roar

Definition from Wiktionary, the free dictionary
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See also: Roar and róar

English[edit]

Etymology[edit]

From Middle English roren, raren, from Old English rārian (to roar; wail; lament), from Proto-Germanic *rairāną (to bellow; roar), from Proto-Indo-European *rey- (to shout; bellow; yell; bark), perhaps of imitative origin.

Pronunciation[edit]

Verb[edit]

roar (third-person singular simple present roars, present participle roaring, simple past and past participle roared)

  1. (intransitive) To make a loud, deep cry, especially from pain, anger, or other strong emotion.
    • (Can we date this quote by Dryden and provide title, author's full name, and other details?)
      Sole on the barren sands, the suffering chief / Roared out for anguish, and indulged his grief.
  2. To laugh in a particularly loud manner.
    The audience roared at his jokes.
  3. Of animals (especially the lion), to make a loud deep noise.
    The lioness roared to scare off the hyenas.
    • (Can we date this quote by Spenser and provide title, author's full name, and other details?)
      Roaring bulls he would him make to tame.
  4. Generally, of inanimate objects etc., to make a loud resounding noise.
    • 1667, John Milton, “Book 10”, in Paradise Lost. A Poem Written in Ten Books, London: Printed [by Samuel Simmons], and are to be sold by Peter Parker [] [a]nd by Robert Boulter [] [a]nd Matthias Walker, [], OCLC 228722708; republished as Paradise Lost in Ten Books: The Text Exactly Reproduced from the First Edition of 1667: [], London: Basil Montagu Pickering [], 1873, OCLC 230729554:
      The brazen throat of war had ceased to roar.
    • (Can we date this quote by Gray and provide title, author's full name, and other details?)
      How oft I crossed where carts and coaches roar.
  5. (figuratively) To proceed vigorously.
    • 2011 January 25, Phil McNulty, “Blackpool 2-3 Man Utd”, in BBC:
      United's attempt to extend their unbeaten league sequence to 23 games this season looked to be in shreds as the Seasiders - managed by Ian Holloway - roared into a fully deserved two-goal lead at the interval.
  6. (transitive) To cry aloud; to proclaim loudly.
    • (Can we date this quote by Ford and provide title, author's full name, and other details?)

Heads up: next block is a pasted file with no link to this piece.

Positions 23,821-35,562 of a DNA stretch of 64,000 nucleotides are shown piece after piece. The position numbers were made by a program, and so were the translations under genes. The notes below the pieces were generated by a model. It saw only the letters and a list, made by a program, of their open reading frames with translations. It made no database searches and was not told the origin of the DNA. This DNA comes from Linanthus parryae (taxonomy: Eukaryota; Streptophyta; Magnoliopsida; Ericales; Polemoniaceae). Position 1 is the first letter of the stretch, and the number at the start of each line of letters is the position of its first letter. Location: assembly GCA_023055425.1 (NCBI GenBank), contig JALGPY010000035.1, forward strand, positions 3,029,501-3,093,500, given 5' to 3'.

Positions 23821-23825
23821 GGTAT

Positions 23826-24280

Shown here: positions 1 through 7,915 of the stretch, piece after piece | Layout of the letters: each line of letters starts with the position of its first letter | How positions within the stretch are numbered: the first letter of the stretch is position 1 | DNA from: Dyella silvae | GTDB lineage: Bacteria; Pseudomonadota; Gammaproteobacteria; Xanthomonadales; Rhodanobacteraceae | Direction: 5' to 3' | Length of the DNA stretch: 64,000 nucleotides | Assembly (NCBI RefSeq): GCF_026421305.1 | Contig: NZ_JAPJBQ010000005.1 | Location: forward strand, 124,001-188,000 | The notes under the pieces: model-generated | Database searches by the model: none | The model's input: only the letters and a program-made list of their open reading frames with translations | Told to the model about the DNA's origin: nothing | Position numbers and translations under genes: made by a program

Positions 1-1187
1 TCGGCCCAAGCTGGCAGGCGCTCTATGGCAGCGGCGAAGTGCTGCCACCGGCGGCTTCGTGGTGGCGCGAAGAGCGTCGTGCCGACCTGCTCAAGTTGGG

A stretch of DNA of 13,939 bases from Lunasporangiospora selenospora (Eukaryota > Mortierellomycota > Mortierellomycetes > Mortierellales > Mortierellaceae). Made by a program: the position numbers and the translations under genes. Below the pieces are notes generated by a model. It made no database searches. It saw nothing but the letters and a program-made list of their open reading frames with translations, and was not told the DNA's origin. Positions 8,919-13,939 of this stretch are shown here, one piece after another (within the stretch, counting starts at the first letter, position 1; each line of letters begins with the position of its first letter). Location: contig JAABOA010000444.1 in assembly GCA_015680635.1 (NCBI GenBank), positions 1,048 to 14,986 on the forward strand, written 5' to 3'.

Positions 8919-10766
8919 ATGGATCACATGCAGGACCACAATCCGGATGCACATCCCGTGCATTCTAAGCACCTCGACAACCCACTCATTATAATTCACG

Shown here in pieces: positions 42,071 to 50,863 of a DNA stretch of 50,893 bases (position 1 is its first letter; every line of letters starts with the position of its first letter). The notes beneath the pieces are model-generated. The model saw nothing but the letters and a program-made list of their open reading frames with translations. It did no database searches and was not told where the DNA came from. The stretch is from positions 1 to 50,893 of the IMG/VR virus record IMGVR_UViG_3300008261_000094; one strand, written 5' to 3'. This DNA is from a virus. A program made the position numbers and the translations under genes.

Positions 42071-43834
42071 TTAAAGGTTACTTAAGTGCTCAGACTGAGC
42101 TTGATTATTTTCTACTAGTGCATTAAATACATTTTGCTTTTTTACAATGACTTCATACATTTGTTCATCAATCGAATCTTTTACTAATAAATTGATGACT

This last action will roar thy infamy.
    • 1913, Joseph C. Lincoln, chapter 7, in Mr. Pratt's Patients:
      I made a speaking trumpet of my hands and commenced to whoop “Ahoy!” and “Hello!” at the top of my lungs. […] The Colonel woke up, and, after asking what in brimstone was the matter, opened his mouth and roared “Hi!” and “Hello!” like the bull of Bashan.
  7. To be boisterous; to be disorderly.
    • (Can we date this quote by Bishop Burnet and provide title, author's full name, and other details?)
      It was a mad, roaring time, full of extravagance.
  8. To make a loud noise in breathing, as horses do when they have a certain disease.
  9. (Britain Yorkshire, North Midlands, informal) to cry

Translations[edit]

The translations below need to be checked and inserted above into the appropriate translation tables, removing any numbers. Numbers do not necessarily match those in definitions. See instructions at Wiktionary:Entry layout#Translations.

Noun[edit]

roar (plural roars)

  1. A long, loud, deep shout, as of rage or laughter, made with the mouth wide open.
  2. The cry of the lion.
    • 1900, L. Frank Baum, The Wonderful Wizard of Oz
      The Winkies were not a brave people, but they had to do as they were told. So they marched away until they came near to Dorothy. Then the Lion gave a great roar and sprang towards them, and the poor Winkies were so frightened that they ran back as fast as they could.
  3. The deep cry of the bull.
  4. A loud resounding noise.
    the roar of a motorbike
    • 1944, Ernie Pyle, Brave Men, University of Nebraska Press (2001), page 107:
      "Those lovely valleys and mountains were filled throughout the day and night with the roar of heavy shooting."
  5. A show of strength or character.

Translations[edit]

The translations below need to be checked and inserted above into the appropriate translation tables, removing any numbers. Numbers do not necessarily match those in definitions. See instructions at Wiktionary:Entry layout#Translations.

Anagrams[edit]


Swedish[edit]

Verb[edit]

roar

  1. present tense of roa.